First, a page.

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Pointless exercise

Included in Gordon Brown’s article for last week’s Observer was the following comment: “We have got to get the balance right between serving homeowners better and encouraging responsibility in the housing market. We have also asked the Financial Services Authority to look at how in the future we should control new mortgages for more than 100 per cent of house value.”

The PM added: “We do want to see…loans to be made on prudent and careful terms, not just to people with large deposits, but to those on middle and modest incomes who wish to buy their home but who have not been able to save a huge deposit.”

Jumping on the bandwagon on The Politics Show on Sunday on BBC1, banking minister Lord Myners said banks were “foolish” to offer 100 per cent mortgages and added: “We have learned some very, very expensive lessons globally about reckless, feckless, witless lending by a small number of banks.”

As all the major UK banks were offering 100 per cent mortgages immediately before the credit crunch (Barclays only on a second-charge basis) our banking minister clearly thinks all the major UK banks were foolish. It might have been more relevant if he or his predecessor or his boss (Gordon Brown) had said as much when all those same banks were in the 100 per cent market rather than when none of them is.

I assume Myners’ comment about “reckless, feckless, witless lending by a small number of banks” refers to banks outside the UK, as all the major UK banks engaged in this “foolish” lending and hence are hardly a small number. However, on the assumption he is referring to US banks, I struggle to think which banks he is limiting his opprobrium to, as my impression was that the problem was caused by a rather large number of banks. If he is referring to any UK banks, it does rather beg the question as to why his Government did not ask the FSA, Gordon Brown’s brainchild, to rein in such “reckless, feckless, witless lending”.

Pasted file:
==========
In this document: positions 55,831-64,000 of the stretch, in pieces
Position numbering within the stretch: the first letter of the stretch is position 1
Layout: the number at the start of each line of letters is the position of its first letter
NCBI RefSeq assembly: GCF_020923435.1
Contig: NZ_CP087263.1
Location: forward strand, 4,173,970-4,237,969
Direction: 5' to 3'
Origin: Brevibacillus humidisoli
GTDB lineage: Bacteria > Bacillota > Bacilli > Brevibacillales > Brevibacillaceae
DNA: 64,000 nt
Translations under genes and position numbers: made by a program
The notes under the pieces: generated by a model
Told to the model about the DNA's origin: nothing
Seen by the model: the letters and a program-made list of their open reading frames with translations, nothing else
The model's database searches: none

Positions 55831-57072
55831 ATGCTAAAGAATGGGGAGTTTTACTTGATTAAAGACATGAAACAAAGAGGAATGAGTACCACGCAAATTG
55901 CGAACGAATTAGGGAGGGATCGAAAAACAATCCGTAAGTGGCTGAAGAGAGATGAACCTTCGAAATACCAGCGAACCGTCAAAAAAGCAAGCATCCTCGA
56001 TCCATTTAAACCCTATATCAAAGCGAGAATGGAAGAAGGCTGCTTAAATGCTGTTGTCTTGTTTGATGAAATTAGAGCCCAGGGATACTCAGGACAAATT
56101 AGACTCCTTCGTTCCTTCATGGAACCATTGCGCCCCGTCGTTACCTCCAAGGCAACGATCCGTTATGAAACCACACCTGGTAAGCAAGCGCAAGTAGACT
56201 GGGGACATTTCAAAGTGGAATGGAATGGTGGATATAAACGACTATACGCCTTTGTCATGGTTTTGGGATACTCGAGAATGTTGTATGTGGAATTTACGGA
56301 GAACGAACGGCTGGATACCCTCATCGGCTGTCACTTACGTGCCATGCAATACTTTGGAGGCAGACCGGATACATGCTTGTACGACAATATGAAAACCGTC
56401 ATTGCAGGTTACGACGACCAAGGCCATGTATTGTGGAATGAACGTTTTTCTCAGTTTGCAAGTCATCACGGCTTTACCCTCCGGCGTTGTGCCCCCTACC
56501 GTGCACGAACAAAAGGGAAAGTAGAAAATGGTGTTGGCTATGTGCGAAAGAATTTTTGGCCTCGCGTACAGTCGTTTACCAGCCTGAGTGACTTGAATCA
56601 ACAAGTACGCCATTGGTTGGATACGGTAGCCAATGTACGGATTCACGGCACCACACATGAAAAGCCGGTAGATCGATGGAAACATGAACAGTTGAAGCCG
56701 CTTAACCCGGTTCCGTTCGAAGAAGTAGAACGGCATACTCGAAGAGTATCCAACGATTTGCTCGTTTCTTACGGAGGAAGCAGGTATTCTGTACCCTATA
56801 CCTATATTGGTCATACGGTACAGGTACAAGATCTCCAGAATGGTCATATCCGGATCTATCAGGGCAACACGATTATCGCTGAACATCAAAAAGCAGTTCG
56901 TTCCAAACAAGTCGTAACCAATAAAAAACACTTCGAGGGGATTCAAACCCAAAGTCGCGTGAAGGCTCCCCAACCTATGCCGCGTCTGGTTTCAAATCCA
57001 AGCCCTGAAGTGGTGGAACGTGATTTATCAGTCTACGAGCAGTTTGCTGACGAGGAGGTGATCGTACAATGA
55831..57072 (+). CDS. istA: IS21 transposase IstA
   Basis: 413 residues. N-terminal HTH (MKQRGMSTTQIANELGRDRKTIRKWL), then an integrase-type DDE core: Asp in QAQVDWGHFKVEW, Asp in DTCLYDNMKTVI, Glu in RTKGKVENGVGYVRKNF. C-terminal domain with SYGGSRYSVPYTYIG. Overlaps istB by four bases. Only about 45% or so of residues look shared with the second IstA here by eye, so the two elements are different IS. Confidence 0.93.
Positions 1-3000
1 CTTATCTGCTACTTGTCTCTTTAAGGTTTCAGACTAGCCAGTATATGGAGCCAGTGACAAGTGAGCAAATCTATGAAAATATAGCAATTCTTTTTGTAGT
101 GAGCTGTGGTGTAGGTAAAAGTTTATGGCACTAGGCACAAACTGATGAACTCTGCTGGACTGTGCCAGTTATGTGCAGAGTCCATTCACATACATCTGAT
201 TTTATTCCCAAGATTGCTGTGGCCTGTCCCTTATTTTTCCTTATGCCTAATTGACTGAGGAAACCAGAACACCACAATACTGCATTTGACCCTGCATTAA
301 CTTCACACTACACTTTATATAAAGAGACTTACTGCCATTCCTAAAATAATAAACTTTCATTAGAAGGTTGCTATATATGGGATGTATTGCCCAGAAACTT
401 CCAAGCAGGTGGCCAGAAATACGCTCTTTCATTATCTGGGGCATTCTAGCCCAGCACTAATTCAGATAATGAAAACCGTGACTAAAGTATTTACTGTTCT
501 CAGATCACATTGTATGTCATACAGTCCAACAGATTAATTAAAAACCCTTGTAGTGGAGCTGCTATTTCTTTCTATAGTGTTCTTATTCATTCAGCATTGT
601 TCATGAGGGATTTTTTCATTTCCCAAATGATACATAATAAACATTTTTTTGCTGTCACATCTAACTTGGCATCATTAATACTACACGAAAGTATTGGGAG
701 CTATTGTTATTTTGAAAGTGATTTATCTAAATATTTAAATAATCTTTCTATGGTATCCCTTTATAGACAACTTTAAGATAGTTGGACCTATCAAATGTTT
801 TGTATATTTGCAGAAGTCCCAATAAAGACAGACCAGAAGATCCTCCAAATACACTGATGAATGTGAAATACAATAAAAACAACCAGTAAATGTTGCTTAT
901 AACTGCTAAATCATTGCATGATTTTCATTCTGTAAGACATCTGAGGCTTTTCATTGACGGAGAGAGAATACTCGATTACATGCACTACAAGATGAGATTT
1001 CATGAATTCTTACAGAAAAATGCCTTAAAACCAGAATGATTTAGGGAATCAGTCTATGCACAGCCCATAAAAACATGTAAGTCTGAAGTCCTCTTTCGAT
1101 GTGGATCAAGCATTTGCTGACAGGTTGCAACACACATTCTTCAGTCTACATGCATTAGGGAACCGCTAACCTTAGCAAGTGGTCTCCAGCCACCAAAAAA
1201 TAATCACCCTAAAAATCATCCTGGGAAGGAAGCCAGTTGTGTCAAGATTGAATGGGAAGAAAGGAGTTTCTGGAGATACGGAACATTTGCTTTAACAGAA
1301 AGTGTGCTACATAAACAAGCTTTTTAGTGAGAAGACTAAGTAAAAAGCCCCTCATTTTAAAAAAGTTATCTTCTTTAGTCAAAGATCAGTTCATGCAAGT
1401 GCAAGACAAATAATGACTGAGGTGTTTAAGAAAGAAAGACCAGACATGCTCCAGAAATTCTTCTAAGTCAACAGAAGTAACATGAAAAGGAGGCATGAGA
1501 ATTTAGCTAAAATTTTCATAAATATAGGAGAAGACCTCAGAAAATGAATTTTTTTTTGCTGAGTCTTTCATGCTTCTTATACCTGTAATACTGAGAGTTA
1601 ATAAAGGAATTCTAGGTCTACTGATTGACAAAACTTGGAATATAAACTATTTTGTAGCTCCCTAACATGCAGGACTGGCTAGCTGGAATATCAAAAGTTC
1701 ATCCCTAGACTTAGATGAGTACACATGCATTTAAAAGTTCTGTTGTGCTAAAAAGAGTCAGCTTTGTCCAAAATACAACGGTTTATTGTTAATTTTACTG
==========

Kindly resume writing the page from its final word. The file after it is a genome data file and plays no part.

Shadow Tory Treasury Chief Secretary Philip Hammond (along with many other politicians and commentators) also showed his ignorance of the mortgage market by saying: “It was his (Gordon Brown’s) regulatory system that…allowed 125 per cent mortgages from Northern Rock and HBOS.” As readers will know, neither Northern Rock nor HBOS ever offered 125 per cent mortgages, although both offered 95 per cent mortgages, together with a simultaneous advance of an unsecured loan of up to £30,000.

Going back to what Gordon Brown’s Observer article actually said, I think this is one of the relatively few occasions where the almost unanimous press criticism of what the PM said is unjustified. Most comments in the Sunday papers implied Brown was calling for a ban on 100 per cent mortgages, whereas he was only talking about controlling mortgages of over 100 per cent. As nearly all of these so-called 100 per cent- plus mortgages were actually 95 per cent mortgages plus an unsecured loan, the criticism should have been that this will be a rather pointless exercise.

Ray Boulger is senior technical manager at John Charcol


Funds down by 11% to £16bn

Overseas domiciled funds under management fell by 11 per cent last year to 16.1bn from £18bn in 2007, according to statistics from the Investment Management Association.


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